About Apple Desserts and Biodiversity
There’s no denying the popularity of apple desserts. It’s a topic of endless delight, and one we want to shout from the rooftops! As we mentioned in our healthy desserts blog, apples are rich in fiber, phytochemicals, and antioxidants such as Vitamin C. This is probably part of why there are many uses for apples in the dessert world. But before we dive into the desserts, let’s name some significant moments of the apple fruit and its desserts.
Bloomin’ Apple Roses
Apple’s Role in History
While apples are available year-round in North America, they’re not native there. Apples originated in Kazakhstan, in central Asia east of the Caspian Sea. The former capital, Almaty, actually means “full of apples” of “Apple Mountain” and is thought to be the apple’s ancestral home. When North America was colonized, colonists brought over apple trees to grow on the land. It took about eight years for the trees to mature and bear fruits.
A bushel of crisp apples
Archeologists have found evidence of the use of apple desserts across ancient empires such as Egypt, Greece, Rome, and Vikings. The first documented apple pie actually came from the iconic English poet and author, Geoffrey Chaucer! He is known as the father of English Literature and wrote the timeless collection, The Canterbury Tales. Of course, we can say he is the father of apple pie as well, but he technically was only the first to write it down in English. It’s believed that in Chaucer’s medieval times, apple pie would have been a popular Christmas dessert, albeit with fewer spices than the recipe we’re used to today.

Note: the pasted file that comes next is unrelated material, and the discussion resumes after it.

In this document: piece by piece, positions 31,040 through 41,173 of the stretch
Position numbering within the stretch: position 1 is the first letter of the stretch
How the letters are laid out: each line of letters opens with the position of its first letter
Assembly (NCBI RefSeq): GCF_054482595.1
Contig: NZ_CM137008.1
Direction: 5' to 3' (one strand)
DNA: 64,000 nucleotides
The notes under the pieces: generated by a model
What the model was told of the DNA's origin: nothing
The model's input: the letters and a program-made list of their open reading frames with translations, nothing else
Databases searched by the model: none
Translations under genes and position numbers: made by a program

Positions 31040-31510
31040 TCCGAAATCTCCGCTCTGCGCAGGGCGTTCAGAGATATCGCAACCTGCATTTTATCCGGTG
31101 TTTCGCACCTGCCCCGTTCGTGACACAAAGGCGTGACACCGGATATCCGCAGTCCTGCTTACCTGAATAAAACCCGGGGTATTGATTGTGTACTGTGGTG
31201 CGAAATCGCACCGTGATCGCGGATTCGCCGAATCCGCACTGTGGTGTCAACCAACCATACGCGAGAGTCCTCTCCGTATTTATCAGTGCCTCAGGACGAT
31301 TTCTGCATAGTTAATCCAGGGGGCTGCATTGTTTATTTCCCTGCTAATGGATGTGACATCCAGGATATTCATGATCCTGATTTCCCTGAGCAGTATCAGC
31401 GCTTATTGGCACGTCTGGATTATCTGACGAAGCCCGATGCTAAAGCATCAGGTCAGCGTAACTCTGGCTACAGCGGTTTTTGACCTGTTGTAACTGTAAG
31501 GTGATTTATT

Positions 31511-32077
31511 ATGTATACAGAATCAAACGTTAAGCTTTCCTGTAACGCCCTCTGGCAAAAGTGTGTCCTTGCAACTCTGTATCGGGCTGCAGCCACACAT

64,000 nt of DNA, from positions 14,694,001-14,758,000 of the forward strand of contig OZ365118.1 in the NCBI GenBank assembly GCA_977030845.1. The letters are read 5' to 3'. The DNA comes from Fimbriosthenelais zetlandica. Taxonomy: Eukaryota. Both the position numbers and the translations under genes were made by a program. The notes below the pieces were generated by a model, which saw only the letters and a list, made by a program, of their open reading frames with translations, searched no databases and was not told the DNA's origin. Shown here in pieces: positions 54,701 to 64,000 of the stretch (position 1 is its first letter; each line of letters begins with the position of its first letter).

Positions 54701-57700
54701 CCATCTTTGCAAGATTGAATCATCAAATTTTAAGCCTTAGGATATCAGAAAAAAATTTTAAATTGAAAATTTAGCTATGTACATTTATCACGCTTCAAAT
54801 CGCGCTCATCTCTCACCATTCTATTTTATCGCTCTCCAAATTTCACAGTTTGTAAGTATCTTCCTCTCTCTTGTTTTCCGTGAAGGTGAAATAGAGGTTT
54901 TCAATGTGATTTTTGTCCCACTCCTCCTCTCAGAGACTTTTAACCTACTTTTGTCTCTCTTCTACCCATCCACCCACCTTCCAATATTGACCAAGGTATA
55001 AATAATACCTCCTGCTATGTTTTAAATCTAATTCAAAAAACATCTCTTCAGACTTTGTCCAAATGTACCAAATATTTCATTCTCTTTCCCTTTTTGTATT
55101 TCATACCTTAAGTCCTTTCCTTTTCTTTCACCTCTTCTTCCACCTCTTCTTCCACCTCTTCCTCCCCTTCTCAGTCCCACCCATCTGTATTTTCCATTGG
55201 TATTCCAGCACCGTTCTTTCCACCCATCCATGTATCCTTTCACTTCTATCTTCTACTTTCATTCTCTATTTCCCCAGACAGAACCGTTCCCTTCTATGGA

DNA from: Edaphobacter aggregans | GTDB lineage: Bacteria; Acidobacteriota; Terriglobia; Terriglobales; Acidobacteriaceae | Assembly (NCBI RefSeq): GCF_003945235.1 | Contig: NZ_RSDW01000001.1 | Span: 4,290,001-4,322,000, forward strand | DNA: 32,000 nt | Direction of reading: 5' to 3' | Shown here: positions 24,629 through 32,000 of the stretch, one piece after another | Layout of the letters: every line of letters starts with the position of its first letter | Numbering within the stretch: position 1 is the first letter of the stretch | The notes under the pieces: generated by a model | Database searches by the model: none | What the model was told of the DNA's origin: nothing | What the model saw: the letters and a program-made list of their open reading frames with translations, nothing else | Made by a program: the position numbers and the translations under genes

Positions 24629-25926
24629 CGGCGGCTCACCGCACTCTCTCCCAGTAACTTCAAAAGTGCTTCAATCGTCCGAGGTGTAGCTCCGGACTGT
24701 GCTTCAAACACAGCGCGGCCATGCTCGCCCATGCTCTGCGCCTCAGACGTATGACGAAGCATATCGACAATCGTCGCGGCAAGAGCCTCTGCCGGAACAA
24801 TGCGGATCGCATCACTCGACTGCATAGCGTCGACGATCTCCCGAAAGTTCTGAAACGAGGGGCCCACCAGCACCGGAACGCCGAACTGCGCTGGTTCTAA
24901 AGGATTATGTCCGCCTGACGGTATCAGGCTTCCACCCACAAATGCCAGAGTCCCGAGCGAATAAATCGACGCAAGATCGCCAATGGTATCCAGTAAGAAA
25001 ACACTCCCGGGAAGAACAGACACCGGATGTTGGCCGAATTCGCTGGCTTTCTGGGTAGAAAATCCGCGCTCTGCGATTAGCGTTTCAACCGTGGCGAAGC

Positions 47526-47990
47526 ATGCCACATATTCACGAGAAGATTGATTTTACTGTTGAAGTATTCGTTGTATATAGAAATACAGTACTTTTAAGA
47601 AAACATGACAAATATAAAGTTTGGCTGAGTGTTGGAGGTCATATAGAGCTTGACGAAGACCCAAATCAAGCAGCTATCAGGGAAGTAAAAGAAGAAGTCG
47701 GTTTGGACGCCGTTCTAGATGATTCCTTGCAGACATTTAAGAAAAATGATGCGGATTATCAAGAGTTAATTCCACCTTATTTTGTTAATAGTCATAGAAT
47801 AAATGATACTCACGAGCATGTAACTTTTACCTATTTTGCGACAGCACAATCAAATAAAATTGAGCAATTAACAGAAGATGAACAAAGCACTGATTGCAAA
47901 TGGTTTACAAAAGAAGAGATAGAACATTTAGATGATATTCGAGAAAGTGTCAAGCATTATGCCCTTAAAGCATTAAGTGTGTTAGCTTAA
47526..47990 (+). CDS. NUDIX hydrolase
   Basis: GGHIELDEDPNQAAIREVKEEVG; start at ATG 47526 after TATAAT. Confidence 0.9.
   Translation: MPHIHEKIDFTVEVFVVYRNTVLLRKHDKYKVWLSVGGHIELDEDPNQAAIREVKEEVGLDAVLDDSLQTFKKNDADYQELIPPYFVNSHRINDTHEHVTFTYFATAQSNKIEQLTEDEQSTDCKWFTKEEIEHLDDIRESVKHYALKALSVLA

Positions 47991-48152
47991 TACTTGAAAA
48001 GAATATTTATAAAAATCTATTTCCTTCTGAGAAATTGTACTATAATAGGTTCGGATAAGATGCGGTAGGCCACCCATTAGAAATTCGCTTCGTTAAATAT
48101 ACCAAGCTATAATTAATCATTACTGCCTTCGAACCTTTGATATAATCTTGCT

Countless Apple Desserts
In the midst of all of this apple talk, are you starting to feel hungry? We sure are! Apples are such an amazing canvas for desserts, so there is a massive amount to choose from. Let’s explore a sample of some of the most iconic and classic desserts with apples.
Traditional Apple Pie
Pies and Tarts
- Apple Pie – A dish with spices and apple filling baked in a pan and usually a bottom and top crust.
- Apple Tart – Now, how different is the apple tart from the pie? Tarts usually just have a bottom crust only.
- Dutch Apple Pie – Similar to a traditional apple pie, but baked in a Dutch oven and topped with a crumble.
- Caramel Apple Pie – A traditional apple pie with caramel filling or topping.
- French Apple Tart (Tarte Tatin) – Named after the Tatin sisters, apple tart is a caramelized fruit (usually apple) upside-down pie.
- Apple Crisp – An apple dessert with a sugar and cinnamon crumbly streusel topping.
- Crustless Apple Pie – Apple pie filling topped with a batter that seeps through the whole dessert.
- Apple Dumplings – Apples wrapped in dough and baked in cinnamon brown sugar sauce.
- Bloomin’ Apples – Spiced apple that is cut to resemble a flower and topped with ice cream.
- Brown Betty – Apple pie filling in a bowl with crumble. A traditional American dessert that was a favorite of Ronald and Nancy Reagan.
- Cinnamon Baked Apples – Cored apples filled with buttery brown sugar cinnamon crumble and baked to perfection.
- Caramel Filled Apples – Cored apples filled with caramel and cut into slices.
- Candy Apples -Whole apples dipped in sweet liquid sauce such as chocolate or caramel – on a stick!
- Apple Juice/Smoothie – A popular juice from filtered apples or whole blended apples.
- Apple Cider – An alcoholic or non-alcoholic drink of unfiltered (and sometimes fermented) pressed apples.
- Ice Cider – A sweet and delicious alcoholic apple cider made from frozen apples.
- Apple Sparkling Water/Soda – A carbonated drink flavoured with apples or apple flavour.
- Apple Brandy (Calvados) – Apple brandy from Normandy, France, sometimes paired with pears.
- AppleJack – is a strong apple brandy made from Winesap apples.